NURSE MANAGED HEALTH CENTERS AND PATIENT-CENTERED MEDICAL HOMES COULD MITIGATE EXPECTED PRIMARY CARE PHYSICIAN SHORTAGE
Des Moines University
There has been an enormous focus on the impending increase in baby boomers approaching the year 2025 and the predicted shortage of primary care providers. This focus has only increased with the implications the Affordable Care Act has created through its provisions of increased insurance coverage for the uninsured. The numbers that are being predicted as shortfalls of health care providers may be exaggerated under many estimates or under-represented in others. The authors in, “Nurse Managed Health Centers and Patient-Centered Medical Homes Could Mitigate Expected Primary Care Physician Shortages,” analyzed the impact of two emerging models of care—the patient-centered medical home and the nurse –managed health center. These are two models which use a provider mix that is richer in nurse practitioners and physician assistants than today’s predominant models of care delivery. The research found that these new models could have an impact on the projected shortages of primary care positions in certain circumstances.
The article, “Nurse-Managed Health Centers and Patient-Centered Medical Homes Could Mitigate Expected Primary Care Physician Shortage,” examines the projected shortages of primary care physicians that are estimated to occur in 2025. This shortage as was discussed by Shi and Singh in the text, “Delivering Health Care in America pages 132-135 6th Edition. The authors, Auerbach, Chen, Friedberg, Reid, Lau, Buerharm, and Mehrota state on page 5, “projections indicate that if nothing changes we will face a large shortage of primary care doctors and potential surpluses of physician assistants and nurse practitioners by 2025.” (2013)This study analyzes the production model of anticipated physicians, nurse practitioners, and physician assistants for the future. It compares the status quo of current output trends around medicine with two new models that revolve around the medical home staffed by an interdisciplinary team, and a nurse managed health center. Both models are shown through this study to impact the provision of health care in a positive way. Specifically, a shortage of primary care physicians given a number of possible forecasts. These solutions may be things to consider in looking toward the future trends associated with the outcomes of more insured individuals and the need for primary care services. Throughout this paper the main points of how this analysis was conducted, and the major conclusions arrived at will be reviewed. The implications for future healthcare options will also be discussed. It was an appealing article as it has real application for delivery of care in assisted living, home care and nursing homes for the aging long-term care population.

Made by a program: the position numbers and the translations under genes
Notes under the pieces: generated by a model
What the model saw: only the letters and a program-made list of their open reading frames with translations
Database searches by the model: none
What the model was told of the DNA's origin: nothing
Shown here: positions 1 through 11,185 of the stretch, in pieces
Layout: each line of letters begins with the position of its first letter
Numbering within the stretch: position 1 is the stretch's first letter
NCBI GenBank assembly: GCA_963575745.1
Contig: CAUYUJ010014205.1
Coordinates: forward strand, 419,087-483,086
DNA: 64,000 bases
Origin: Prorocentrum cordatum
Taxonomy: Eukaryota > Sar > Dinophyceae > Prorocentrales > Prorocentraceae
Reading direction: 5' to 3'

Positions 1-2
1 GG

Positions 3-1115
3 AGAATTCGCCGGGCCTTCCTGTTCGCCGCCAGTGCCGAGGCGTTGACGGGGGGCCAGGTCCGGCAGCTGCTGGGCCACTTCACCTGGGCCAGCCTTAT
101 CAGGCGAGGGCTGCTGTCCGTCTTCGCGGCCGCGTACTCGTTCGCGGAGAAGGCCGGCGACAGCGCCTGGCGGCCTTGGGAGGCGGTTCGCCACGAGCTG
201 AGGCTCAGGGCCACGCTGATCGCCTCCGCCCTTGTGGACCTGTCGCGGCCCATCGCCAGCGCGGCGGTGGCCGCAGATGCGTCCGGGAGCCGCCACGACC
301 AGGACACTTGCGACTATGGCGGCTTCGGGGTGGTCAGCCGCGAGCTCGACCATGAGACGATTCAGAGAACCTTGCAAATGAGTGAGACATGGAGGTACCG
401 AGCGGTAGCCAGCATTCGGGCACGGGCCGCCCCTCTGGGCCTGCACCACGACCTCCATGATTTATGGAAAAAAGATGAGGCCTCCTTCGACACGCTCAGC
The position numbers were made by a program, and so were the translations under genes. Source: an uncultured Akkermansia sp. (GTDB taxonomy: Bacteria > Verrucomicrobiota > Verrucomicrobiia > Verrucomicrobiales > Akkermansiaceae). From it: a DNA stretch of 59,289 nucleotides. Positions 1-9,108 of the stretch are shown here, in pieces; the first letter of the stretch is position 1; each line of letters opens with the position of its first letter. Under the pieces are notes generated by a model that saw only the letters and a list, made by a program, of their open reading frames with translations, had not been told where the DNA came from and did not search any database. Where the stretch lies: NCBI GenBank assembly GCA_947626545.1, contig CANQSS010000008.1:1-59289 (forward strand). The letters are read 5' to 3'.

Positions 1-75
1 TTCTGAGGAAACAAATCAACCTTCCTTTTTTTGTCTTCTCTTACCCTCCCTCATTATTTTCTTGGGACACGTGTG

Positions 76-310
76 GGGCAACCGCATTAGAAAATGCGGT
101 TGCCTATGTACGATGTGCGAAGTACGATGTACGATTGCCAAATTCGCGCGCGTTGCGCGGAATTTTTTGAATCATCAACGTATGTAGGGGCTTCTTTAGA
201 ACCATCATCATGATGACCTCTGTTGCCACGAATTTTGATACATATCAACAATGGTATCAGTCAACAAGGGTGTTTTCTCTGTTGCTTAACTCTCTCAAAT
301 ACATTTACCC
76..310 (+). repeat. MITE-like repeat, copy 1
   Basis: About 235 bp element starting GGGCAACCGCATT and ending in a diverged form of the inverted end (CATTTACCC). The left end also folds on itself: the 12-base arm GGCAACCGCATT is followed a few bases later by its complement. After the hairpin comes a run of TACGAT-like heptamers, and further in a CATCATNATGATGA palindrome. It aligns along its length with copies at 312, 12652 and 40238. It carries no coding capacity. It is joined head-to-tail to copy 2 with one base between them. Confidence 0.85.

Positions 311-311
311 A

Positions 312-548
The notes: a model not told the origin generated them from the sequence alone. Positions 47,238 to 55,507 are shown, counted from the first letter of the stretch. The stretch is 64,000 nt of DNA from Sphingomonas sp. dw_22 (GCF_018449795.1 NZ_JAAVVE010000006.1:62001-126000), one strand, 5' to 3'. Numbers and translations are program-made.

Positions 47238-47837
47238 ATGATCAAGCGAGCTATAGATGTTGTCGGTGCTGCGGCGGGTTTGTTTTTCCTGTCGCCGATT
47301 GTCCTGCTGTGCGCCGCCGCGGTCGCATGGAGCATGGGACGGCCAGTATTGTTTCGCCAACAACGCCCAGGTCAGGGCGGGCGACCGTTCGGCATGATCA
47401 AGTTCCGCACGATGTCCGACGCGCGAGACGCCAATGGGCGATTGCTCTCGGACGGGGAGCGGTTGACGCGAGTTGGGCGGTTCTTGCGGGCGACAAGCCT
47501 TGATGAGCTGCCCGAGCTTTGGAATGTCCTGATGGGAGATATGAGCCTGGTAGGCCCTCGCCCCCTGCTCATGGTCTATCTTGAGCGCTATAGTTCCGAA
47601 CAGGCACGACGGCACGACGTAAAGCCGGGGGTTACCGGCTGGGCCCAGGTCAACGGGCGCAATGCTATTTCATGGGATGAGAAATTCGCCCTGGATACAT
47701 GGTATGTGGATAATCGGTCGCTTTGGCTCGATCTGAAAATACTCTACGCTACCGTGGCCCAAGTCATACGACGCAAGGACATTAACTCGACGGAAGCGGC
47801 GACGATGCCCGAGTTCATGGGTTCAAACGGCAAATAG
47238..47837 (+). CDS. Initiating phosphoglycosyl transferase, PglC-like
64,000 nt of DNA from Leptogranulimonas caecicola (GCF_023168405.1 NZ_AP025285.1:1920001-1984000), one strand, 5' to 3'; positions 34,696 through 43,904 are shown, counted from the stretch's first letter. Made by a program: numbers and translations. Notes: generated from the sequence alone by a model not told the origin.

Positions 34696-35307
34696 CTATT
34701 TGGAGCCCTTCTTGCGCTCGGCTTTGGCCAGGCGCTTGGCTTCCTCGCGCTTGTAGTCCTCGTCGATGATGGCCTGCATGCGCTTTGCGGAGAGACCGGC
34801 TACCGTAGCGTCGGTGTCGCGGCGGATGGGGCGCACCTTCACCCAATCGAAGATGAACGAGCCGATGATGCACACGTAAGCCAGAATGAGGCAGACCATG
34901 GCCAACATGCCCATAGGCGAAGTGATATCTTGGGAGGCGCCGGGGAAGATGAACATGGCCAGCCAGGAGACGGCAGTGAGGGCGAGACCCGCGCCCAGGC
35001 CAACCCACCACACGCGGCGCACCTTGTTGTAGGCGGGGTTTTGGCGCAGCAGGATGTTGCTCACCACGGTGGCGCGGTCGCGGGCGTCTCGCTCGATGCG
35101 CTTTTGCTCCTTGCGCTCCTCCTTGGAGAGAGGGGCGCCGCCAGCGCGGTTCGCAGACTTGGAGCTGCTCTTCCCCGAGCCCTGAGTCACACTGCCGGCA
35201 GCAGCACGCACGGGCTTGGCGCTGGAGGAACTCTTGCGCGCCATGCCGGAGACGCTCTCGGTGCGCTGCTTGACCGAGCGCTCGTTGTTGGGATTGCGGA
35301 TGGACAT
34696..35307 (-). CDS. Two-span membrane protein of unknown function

This study utilized a systematic review of previous information, published studies and data that was available. The authors methodically reviewed areas of estimated provider supply and demand, estimated production functions, and surplus shortage analysis each using a number variations and scenario planning that could change the outcomes obtained. They were able to use data, surveys and public literature reviews to access relevant studies and research on estimation and projections for Physicians, Nurse Practitioners, and Physician Assistants. PURPOSE OF REVIEW
The purpose as stated in the article on page 1 was to, “show how projections would change under different scenarios involving greater or lesser adoption of new models of care delivery and depending on how models are staffed.” (Auerbach, Chen, Friedberg, Reid, Lau, Beurhaus, and Mehrotra 2013) This review has meaning beyond the desire to show how projections would change and staffing shortages could be mitigated. Current trends show an...
References: Auerbach, D. I., Chen, P. G., Friedberg, M. W., Reid, R., Lau, C., Buerhaus, P. I., et al. (2013). Nurse-Managed Health Centers and Patient-Centered Medical Homes Could Mitigate Expected Primary Care Physician Shortage. Health Affairs, 32(11), 1933-1941.
Shi, L., & Singh, D. A. (2015). Delivering Health Care in America: A Systems Approach (6th ed.). Boston: Jones and Bartlett.
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